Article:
March/April 2011

Stuff I’ve Been Reading

A monthly column

by Nick Hornby


  • The Immortal Life of Henrietta Lacks—Rebecca Skloot
  • The Last Englishman: The Double Life of Arthur Ransome—Roland Chambers


  • Game Change: Obama and the Clintons, McCain and Palin, and the Race of a Lifetime—John Heileman and Mark Halperin
  • The Immortal Life of Henrietta Lacks—Rebecca Skloot

In April 2010, I was a tragic victim of the volcanic ash cloud that grounded all flights into, out of, and across Europe for a few days. I am sure that other people have hard-luck stories too: weddings, births, and funerals were missed, job opportunities went begging, feckless husbands given one last chance got home to find their underwear strewn across the street, and so on. Mine, however, was perhaps more poignant than any of them: my family, stranded in Tenerife, was unable to celebrate my fifty-third birthday with me. Can you imagine? Of all the birthdays to miss, it had to be the one I was looking forward to the most. All my life I had wondered what it would be like to turn fifty-three, to open presents suitable for a fifty-three-year-old—something from the excellent Bald Guyz range of beauty products, for example, or a Bruce Springsteen box set—while an adoring family looked on. Well, my adoring family was stranded on an island in the Mediterranean, in a hotel that apparently laid on a chocolate fountain for breakfast. When they eventually made it home, my birthday was clearly an event to be celebrated when it came around again in 2011, rather than retrospectively. I have therefore decided, perhaps understandably, that this April I will be turning fifty-three again. It’s not a vanity thing; it’s simply that I’m owed a birthday.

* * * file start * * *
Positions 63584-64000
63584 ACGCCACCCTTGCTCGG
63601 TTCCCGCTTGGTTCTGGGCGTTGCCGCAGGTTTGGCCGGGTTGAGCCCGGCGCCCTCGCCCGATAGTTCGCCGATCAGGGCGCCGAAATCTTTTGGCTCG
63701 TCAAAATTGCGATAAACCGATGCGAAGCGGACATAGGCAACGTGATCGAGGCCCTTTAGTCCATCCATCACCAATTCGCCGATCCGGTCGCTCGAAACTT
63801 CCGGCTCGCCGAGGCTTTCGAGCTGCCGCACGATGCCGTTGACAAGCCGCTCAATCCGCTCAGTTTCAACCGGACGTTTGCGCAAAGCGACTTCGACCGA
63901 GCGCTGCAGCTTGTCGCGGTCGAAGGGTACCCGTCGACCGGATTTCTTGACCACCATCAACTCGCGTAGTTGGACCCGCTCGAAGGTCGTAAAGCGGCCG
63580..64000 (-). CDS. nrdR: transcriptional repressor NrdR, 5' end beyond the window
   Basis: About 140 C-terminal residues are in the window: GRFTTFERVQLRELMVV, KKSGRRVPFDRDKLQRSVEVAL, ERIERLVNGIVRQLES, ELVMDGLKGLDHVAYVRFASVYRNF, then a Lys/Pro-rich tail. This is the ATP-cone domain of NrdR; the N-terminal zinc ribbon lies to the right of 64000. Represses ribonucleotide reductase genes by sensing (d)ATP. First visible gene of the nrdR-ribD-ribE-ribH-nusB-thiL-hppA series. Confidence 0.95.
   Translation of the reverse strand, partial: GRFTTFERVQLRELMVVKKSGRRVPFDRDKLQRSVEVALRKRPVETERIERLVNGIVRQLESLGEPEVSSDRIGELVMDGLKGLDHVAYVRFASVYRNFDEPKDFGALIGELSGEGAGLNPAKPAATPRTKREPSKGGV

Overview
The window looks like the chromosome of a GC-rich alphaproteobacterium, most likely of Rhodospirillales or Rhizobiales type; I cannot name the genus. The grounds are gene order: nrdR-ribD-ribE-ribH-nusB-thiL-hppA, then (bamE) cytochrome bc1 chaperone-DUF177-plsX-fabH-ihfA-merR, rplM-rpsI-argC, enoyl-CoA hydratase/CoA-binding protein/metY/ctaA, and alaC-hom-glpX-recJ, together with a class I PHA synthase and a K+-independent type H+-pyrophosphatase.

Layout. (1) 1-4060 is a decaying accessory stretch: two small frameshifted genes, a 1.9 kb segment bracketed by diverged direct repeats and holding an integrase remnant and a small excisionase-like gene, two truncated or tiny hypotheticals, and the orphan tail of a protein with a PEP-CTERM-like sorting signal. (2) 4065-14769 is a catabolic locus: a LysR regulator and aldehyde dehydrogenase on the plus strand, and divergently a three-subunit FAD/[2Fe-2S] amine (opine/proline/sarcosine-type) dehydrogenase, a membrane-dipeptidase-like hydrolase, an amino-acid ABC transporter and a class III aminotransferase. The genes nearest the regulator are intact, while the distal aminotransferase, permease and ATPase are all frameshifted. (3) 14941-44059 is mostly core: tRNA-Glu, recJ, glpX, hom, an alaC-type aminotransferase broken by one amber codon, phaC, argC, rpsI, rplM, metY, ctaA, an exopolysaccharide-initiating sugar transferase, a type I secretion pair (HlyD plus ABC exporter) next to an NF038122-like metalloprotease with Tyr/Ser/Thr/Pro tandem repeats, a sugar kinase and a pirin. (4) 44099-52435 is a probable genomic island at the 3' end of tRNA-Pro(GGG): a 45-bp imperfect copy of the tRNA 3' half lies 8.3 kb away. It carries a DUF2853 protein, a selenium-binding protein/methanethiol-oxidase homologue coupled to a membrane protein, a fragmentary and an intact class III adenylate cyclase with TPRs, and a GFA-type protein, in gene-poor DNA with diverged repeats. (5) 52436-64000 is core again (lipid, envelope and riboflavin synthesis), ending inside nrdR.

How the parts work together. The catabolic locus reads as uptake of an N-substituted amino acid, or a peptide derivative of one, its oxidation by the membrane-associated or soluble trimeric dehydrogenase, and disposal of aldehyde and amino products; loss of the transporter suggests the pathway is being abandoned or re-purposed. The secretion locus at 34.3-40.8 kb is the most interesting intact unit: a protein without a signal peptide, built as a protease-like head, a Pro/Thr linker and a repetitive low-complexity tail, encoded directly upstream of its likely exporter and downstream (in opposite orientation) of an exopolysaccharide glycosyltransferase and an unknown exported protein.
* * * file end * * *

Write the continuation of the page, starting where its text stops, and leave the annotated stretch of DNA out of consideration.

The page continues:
Back in 2010, I had to make do with the cards I’d been dealt, and the cards were these: a small group of friends bought me champagne, which we drank in my garden on a beautiful spring evening, at a time when I would usually be embarking on some terrible, strength-sapping, pointless fight about, say, shampoo and/or bedtime; the same friends then took me to a favorite local restaurant and gave me presents. You can see why I might feel bitter even to this day.

Three of the presents my friends had bought me were book-shaped, and miraculously, given the lack of deferred gratification in my book-buying life, I wanted to read them all, and didn’t own any of them. I got a lovely first edition of Mordecai Richler’s The Apprenticeship of Duddy Kravitz, a copy of Game Change: Obama and the Clintons, McCain and Palin, and the Race of a Lifetime by John Heilemann and Mark Halperin, and Marc Norman’s history of screenwriting, What Happens Next. Is it too late and too hurtful to say that my fifty-third birthday was perhaps the best ever?

We hope you enjoy this excerpt.

To read the full piece, please visit our store to purchase a copy of the magazine.

Nick Hornby lives in North London.

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